COP26: Placing the Spotlight on Boards

  • Carissa Duenas
  • Published: November 11, 2021
COP26: Placing the Spotlight on Boards

“Code red for humanity.”

That’s how UN Secretary General António Guterres described the recent climate projections from the Intergovernmental Panel on Climate Change (IPCC).

It, too, is the prevailing sentiment at the 26th Conference of the Parties or COP26, a summit attended by countries that signed the United Nations Framework Convention on Climate Change (UNFCCC). The UNFCCC signatories agreed to keep temperatures well below 2 (preferably 1.5) degrees Celsius above pre-industrial levels and to secure net-zero carbon emissions by 2050. It’s the global community’s accepted threshold and standard to avoid potentially catastrophic changes to our planet.


The role of businesses cannot be overlooked in the environmental global crisis. In large part, corporations have gotten us to where we are.

Governments and global market players are beginning to understand that as well. It has become the catalyst for nations to make major pledges such as the following at COP26:

  • Over 100 countries representing more than 85% of the world’s forests committed to halting and reversing deforestation and land degradation by 2030.
  • 105 world leaders signed onto the Global Methane Pledge, a U.S. and EU joint initiative to cut methane emissions by 30% by 2030.
  • The U.S., U.K., France, Germany and EU said they would dedicate $8.5 billion to help South Africa decarbonize its coal-heavy energy system.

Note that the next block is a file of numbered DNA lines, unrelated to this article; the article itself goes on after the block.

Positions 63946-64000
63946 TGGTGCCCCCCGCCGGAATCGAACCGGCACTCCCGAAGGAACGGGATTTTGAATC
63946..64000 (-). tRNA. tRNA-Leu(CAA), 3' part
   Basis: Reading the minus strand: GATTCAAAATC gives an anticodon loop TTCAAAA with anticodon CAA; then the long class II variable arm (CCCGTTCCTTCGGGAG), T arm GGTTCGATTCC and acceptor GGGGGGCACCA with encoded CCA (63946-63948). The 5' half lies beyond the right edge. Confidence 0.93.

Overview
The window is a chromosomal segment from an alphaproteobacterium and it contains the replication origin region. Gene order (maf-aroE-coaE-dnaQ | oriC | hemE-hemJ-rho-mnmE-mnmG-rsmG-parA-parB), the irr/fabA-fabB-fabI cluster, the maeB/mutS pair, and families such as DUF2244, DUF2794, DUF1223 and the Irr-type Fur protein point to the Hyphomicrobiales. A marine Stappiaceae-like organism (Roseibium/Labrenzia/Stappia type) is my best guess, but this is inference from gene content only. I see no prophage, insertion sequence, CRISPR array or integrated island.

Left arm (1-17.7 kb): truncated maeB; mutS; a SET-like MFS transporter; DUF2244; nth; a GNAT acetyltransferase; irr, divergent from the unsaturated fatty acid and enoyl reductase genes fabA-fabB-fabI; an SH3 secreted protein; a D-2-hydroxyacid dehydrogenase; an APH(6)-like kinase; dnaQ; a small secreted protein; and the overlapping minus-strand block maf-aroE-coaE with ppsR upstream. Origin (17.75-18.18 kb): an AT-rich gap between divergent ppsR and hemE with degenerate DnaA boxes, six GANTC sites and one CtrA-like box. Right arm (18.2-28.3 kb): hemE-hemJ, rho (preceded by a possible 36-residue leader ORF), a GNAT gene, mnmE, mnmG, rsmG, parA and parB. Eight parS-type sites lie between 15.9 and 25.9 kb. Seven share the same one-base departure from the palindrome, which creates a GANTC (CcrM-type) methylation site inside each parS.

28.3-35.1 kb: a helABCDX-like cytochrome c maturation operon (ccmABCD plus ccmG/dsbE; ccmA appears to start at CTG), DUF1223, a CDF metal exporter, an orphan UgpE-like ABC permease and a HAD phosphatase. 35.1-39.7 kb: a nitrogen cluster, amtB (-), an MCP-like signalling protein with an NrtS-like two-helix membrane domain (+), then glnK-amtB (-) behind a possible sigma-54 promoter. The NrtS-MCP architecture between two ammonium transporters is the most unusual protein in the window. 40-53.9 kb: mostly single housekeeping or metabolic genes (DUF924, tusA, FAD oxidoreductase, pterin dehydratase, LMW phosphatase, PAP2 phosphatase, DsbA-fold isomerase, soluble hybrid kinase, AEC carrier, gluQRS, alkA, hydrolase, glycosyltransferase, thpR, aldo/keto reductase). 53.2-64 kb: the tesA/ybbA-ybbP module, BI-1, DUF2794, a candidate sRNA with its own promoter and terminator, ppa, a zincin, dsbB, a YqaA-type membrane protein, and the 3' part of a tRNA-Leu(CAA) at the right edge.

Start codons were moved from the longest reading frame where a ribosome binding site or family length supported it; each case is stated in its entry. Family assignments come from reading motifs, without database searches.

• The U.K. said that at least 23 new countries joined a commitment to phase out and not build or invest in new coal power over the next few decades, bringing the number of signatory countries up to 190.
  • 25 countries have joined an effort that aims to end public financing of overseas oil, gas and coal projects by the end of 2022. Signatories include the U.S., U.K., Denmark, Canada, Italy and the European Investment Bank.

There are inherent repercussions to these pronouncements, and the mounting pressure on companies to act is felt the world over. And it is primarily up to the stewards of these organisations — the board of directors — to respond to the calls for quick, meaningful, and impactful change at this critical inflection point.

This article focuses on what the board can do to address this environmental crisis, and dives into how its related decisions ultimately affect the resiliency of the organisation.


Collectively, boards of business organisations are in a unique position to effect change. They have the capacity to reorient their organisations to prioritise, or revamp efforts, to address the climate crisis. From incorporating “green initiatives” into their own processes (i.e. paperless meetings, remote technologies to reduce their carbon footprint, etc.) to strategic “climate governance,” boards drive the narrative for environmental consciousness within their own companies.

Here are some approaches to accomplish this:


At its 2019 annual meeting in Davos, the World Economic Forum published guidance on “climate governance” for corporations.

Climate governance is defined in this KPMG article as “the structure of rules and processes a company puts in place to manage its responses to the financial risks and opportunities of climate change.”

It goes on to cite two types of climate-related financial risks for businesses: